Samsara, Kunin Plant Wine Roots in Goleta

Winemakers Matt Brady and Magan Eng on Why the Good Land Could Be Great for Wine

After buying Samsara from Chad Melville in 2017, the new owners David and Joan Szkutak opened Goleta’s first-ever wine tasting room on Calle Real near Los Carneros in 2018.

Paul Wellman

After buying Samsara from Chad Melville in 2017, the new owners David and Joan Szkutak opened Goleta’s first-ever wine tasting room on Calle Real near Los Carneros in 2018.

Goleta’s strip malls and suburban tract homes are welcoming a new type of neighbor: wineries. Kunin Wines, which was one of the early Funk Zone tasting rooms but always made wine in Santa Maria, opened near the Santa Barbara Airport right before the harvest of 2017. Then just before the 2018 harvest, Samsara, which was based for more than a decade in Lompoc, moved down to warehouse zone on Calle Real at Los Carneros. In December, Samsara also started serving flights and glasses of wine in Goleta’s first-ever tasting room.

The wineries join an already high concentration of alcoholic beverage producers, most notably a handful of breweries — including Captain Fatty’s, in the same complex as Samsara — but also the Santa Barbara Cider Company in Old Town and the recently opened Goleta Red Distilling Company. History is on their side too: The Goleta Valley is home to the historic San Jose Winery, whose crumbling adobe structure, first built by friars from the Santa Barbara Mission in the early 19th century, sits on private property in the foothills above Patterson Avenue. Though shuttered since Prohibition, it is Santa Barbara County’s oldest winery. (Read more about that at independent.com/sbwinehistory.)

“Goleta really wants this kind of thing,” said Magan Eng, who, along with her late husband, Seth Kunin, was also one of the first to open a tasting room in the Funk Zone, where she still operates the Kunin and The Valley Project rooms. After 20 years of making wine at Central Coast Wine Services, which is on Aviation Way in Santa Maria, they opened a winery on Aero Camino in Goleta in August 2017, refurbishing an old auto body shop into a spacious facility. Seth suddenly passed away two months later — he bolted in the new winery’s sink the night before he died — so Eng is running the show now and is excited about the potential for Goleta’s wine scene. “There’s so much that can happen in Goleta,” said Eng, who hopes to start hosting pop-up tastings later this year, “and it could happen really fast.”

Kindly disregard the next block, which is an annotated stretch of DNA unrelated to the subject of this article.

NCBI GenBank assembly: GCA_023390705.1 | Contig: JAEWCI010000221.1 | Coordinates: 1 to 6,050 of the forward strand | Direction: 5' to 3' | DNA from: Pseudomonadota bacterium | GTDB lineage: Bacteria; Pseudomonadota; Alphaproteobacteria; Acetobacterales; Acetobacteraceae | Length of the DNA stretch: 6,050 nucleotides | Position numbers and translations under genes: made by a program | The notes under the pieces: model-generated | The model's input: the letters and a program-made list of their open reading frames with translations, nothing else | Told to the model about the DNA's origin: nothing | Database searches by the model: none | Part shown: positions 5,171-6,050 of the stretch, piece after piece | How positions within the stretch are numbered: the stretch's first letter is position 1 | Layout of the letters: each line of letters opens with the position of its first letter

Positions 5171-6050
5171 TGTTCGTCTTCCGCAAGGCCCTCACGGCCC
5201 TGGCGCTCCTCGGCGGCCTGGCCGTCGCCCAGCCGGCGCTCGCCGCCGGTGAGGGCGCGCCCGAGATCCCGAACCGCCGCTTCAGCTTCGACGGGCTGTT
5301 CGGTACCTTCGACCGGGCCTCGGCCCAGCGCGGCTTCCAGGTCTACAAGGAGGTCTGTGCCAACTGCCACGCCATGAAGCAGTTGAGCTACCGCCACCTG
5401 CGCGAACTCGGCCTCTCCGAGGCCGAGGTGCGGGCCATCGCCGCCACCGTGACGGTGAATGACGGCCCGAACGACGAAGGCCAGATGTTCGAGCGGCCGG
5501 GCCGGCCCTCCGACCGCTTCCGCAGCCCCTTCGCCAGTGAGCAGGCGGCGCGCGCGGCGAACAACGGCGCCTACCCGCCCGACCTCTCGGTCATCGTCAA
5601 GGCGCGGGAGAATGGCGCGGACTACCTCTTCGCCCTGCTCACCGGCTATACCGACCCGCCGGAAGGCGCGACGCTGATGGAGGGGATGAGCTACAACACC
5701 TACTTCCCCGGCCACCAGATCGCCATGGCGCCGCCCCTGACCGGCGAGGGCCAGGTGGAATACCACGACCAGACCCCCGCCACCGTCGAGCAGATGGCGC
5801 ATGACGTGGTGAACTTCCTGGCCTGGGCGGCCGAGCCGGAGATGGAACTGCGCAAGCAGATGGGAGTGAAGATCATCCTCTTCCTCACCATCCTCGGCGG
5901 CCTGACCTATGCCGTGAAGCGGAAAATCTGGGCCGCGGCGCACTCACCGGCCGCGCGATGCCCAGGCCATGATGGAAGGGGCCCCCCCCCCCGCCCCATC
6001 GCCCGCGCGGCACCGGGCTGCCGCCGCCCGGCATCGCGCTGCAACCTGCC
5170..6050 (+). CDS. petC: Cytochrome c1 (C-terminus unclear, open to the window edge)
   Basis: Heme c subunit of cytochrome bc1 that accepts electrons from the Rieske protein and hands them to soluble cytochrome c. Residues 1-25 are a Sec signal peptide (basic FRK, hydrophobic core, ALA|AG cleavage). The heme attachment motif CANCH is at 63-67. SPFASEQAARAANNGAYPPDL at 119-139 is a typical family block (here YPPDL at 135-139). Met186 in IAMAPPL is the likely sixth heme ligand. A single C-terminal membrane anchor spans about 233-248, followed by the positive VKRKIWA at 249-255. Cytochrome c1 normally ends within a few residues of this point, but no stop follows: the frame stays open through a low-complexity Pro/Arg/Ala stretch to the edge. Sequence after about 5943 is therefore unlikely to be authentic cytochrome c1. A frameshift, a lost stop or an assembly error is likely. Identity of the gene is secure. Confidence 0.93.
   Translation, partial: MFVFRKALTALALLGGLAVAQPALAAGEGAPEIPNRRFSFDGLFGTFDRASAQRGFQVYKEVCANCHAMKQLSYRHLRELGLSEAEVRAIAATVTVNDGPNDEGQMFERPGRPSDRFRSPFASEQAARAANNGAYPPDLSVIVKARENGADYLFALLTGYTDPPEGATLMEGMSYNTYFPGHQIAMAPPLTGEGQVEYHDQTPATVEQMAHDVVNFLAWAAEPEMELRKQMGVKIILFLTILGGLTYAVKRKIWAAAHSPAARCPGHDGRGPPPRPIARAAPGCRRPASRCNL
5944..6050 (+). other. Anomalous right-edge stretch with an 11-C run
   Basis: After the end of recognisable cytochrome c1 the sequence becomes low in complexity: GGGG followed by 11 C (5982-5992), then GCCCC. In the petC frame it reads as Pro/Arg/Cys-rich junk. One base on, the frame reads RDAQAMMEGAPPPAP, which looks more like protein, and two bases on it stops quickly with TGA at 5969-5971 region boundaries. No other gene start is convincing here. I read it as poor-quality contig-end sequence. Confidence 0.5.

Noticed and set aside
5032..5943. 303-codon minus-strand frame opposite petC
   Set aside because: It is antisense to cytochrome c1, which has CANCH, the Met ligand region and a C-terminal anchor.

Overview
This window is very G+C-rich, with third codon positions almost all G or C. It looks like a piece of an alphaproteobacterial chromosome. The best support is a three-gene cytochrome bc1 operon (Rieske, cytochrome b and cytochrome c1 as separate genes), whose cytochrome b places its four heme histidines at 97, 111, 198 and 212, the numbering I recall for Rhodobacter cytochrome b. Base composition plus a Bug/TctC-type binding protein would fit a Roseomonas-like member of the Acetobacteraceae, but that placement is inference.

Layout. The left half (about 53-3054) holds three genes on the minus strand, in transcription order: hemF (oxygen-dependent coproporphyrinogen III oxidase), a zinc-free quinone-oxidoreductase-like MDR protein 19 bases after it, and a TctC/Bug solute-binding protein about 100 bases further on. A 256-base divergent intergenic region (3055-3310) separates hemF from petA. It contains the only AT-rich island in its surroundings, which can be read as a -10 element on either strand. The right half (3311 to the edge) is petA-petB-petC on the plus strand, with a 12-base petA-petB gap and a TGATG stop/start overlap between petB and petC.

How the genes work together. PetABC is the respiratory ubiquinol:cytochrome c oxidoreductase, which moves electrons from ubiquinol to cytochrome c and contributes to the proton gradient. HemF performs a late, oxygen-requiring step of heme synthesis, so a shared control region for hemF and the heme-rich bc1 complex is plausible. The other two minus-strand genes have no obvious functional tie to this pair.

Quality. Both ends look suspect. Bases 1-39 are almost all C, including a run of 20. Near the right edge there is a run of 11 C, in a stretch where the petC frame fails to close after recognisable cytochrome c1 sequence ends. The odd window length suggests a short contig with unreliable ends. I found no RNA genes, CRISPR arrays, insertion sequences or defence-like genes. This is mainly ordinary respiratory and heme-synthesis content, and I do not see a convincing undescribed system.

Samsara’s move was precipitated by a change in ownership. Chad Melville shifted focus to his family’s winery and sold the brand, which he started in 2002, to longtime fans Joan and Dave Szkutak, a retired couple from Ohio who now split time between Florida and Maine.

The shift also provided a great landing for Melville’s friend, winemaker Matt Brady, who’d worked at Jaffurs since 2005 and was the head winemaker when he left that winery on Santa Barbara’s Eastside in early 2017. Brady made Samsara’s 2017 wines at a shared facility in Santa Maria, but he started searching for a permanent location, ideally closer to his Santa Barbara residence.

“We knew we needed to find a future home for the winery,” said Brady. “I’ve been focused on Goleta since I left Jaffurs, thinking it needed a wine scene. I totally think that was the smartest move for us, given what was open.”

Once he found the space, a former warehouse for AT&T equipment, they signed the lease in June, had permits by July, and were ready to go just a couple of days before the first chardonnay grapes from Zotovich Vineyard came in the door on September 8. “The City of Goleta was extremely helpful,” said Brady. “We had a tight timeline, and the city was really sensitive to that. It’s the way it should work. We worked together to fix any issues.”

That ease allowed Brady to focus on doing what Samsara always did well under Melville: making lower-alcohol, acid-driven, herb-inflected, single-vineyard pinot noir, syrah, and grenache, now with a touch of racy chardonnay as well. “They’ve always been made in the style I believe in: whole cluster, minimal sulfur, native yeasts,” said Brady. “The proof is in the pudding, in the wines’ texture, and being savory and spicy rather than sweet and fruity.”

He’s also doing a richer style of syrah from Joey Tensley’s Colson Canyon Vineyard, located in the rugged mountains above the Santa Maria Valley. “Joey doesn’t sell a lot of fruit,” said Brady. “It’s a bit warmer, bigger, and expressive. Less whole cluster, more fruit-driven. It’s meant to be an outlier.”

Born in Florida but raised in San Diego, Brady got into wine at UCSB. “People were bringing shitty beer to parties, and I’d bring a bottle of wine under my sweatshirt,” recalled Brady, who read about Jaffurs in an article in the Santa Barbara Independent around his 2005 graduation. He walked into the winery, was hired to work in the tasting room, and then found himself in production roles almost immediately. “It was a hugely positive experience,” he said of his dozen years there.

He’s happy that the Szkutaks supported his Goleta dreams. “To Joan and Dave’s immense credit, they have believed in this idea, so we’re really the first winery and tasting room in Goleta,” said Brady. “It’s pretty chill and peaceful back here. It couldn’t have worked out any better.”

Samsara’s tasting rooms are located at 6485 Calle Real, Suite E, Goleta, and 2446 Alamo Pintado Avenue, Los Olivos. Call (805) 845-8001 or see samsarawine.com.